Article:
Further, Parsons also took the opportunity to share the progress Bungie had made in diversifying their “team composition” since 2018, which he boasted saw the studio increase “the number of employees who identify as women and people from underrepresented communities now at Bungie to 20.5% and 18.6% of the company, respectively”
“In 2021, 31% and 23% of our total hires are employees who identify as women and people from underrepresented communities, respectively,” the CEO noted. “At the leadership level, 22.5% and 20% of our leaders identify as women or people from underrepresented communities, respectively [while] women or people from underrepresented communities comprise 50% of Bungie’s board of directors. In addition, 40% of Bungie’s executive team are women or people from underrepresented communities.”
Ultimately, Parsons lamented, “I’m heartened by the progress we have made, but it is not enough, and it has taken too long.”
“It also does not sweep away the bad experiences people have had at our studio,” he admitted. “As CEO, it is my job to factor both the past and the future and be accountable for all of it, here and now. Speaking with the team at Bungie, reading the stories, and seeing both known and newly surfaced accounts, it is clear we still have work ahead of us.”
“I am committed to it,” Parsons reaffirmed. “We are not yet the studio we have the potential to become, but we are on our way. And we will not rest or slow these efforts because we recognize that the journey of inclusivity, diversity, and equity is, in itself, the destination we all strive towards. This is critical to achieving our vision and fulfilling the potential of the welcoming, equitable home of creative and technical excellence Bungie should be.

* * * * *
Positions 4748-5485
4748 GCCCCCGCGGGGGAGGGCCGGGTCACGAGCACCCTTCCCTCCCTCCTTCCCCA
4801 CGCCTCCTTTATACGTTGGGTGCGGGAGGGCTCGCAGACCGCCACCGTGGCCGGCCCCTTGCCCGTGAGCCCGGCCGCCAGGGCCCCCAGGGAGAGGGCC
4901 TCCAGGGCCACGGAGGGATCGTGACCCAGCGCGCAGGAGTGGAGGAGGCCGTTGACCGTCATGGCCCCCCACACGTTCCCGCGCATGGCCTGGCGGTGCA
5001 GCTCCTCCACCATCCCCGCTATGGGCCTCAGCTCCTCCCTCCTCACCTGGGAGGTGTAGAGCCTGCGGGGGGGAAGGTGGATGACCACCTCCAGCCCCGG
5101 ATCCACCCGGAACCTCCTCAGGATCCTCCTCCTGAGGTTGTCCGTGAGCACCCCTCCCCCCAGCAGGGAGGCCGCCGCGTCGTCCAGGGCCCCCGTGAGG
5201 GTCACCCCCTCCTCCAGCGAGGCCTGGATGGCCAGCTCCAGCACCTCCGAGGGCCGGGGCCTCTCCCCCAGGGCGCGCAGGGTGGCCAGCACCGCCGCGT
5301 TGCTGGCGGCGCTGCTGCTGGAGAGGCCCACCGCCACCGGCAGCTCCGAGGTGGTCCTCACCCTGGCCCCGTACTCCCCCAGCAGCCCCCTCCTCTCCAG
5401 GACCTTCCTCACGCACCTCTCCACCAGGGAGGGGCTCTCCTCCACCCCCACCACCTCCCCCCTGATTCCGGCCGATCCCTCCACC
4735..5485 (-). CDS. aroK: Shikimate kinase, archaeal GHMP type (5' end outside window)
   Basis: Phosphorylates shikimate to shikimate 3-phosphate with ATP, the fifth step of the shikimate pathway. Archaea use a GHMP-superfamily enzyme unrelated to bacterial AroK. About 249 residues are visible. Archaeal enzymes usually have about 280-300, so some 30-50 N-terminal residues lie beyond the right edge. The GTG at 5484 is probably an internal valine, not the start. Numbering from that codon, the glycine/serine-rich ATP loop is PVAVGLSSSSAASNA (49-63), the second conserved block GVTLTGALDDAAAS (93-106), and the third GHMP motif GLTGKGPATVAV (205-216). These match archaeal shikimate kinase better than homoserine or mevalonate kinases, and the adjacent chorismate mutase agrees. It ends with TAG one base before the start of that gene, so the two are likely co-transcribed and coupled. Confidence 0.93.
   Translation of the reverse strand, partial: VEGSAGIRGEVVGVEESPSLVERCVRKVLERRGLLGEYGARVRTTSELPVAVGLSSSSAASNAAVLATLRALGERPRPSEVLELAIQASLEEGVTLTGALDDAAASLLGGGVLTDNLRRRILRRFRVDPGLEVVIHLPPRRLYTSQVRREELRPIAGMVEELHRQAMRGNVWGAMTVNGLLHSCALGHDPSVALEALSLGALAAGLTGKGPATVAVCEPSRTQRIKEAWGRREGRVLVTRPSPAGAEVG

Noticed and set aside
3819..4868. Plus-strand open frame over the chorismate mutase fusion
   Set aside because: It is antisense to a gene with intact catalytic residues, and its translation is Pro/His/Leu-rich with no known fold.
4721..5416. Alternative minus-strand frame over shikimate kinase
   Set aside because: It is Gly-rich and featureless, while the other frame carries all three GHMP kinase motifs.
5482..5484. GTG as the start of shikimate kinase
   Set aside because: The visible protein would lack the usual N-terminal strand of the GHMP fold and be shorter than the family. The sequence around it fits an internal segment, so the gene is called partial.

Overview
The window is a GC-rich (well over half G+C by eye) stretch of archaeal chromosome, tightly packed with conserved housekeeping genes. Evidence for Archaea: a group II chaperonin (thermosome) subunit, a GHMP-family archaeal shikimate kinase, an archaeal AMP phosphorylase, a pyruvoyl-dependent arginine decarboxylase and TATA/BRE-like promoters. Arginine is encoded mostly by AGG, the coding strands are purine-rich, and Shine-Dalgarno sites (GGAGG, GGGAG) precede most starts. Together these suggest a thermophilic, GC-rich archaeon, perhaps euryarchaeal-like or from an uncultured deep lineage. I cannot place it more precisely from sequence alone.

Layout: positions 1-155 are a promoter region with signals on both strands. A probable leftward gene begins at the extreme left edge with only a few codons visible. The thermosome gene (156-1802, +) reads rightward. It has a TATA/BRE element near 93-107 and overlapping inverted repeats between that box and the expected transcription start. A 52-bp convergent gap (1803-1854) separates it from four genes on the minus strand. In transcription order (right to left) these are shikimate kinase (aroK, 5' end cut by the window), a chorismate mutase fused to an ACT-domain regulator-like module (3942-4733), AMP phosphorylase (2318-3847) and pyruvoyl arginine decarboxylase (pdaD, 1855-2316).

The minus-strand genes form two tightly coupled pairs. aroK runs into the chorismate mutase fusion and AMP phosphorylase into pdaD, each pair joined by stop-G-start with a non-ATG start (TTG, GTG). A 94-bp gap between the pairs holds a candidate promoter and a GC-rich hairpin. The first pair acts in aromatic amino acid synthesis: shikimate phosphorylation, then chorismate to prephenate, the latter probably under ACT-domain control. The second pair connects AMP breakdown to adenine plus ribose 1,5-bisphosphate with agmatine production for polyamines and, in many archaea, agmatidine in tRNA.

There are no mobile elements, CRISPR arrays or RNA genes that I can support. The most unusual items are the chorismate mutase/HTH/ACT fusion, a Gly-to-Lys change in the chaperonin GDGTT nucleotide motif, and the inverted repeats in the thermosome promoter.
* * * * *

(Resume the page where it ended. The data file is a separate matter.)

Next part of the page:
“The phrase, ‘Boldly, to the stars’ has fueled our creative engine since the beginning,” he concluded. “We take this same spirit of hope and improvement to the crucial human work in front of us. Our current and future actions around the care of our people will define Bungie’s future and is our most important purpose. We are grateful and humbled to continue this work and are energized by the journey ahead. ”
So what actually did happen at Bungie? If we take off the glasses of woke activism, it appears as if they’re a company like any other, though there’s no doubt either way that they had some evolving and improving to do in the areas of crunch and employee communication, as well as professionalism and quality control.
That said, it looks as if, in what can best be described as an overreaction meant to appease social media, Bungie is going to triple down on its diversity and inclusion efforts in 2022.
What do you think readers? Will this impact the quality of future Bungie products? Are workplace controversies like this going to drive meritocracy out of the industry in favor of “equity?” Let us know your thoughts on social media or in the comments down below!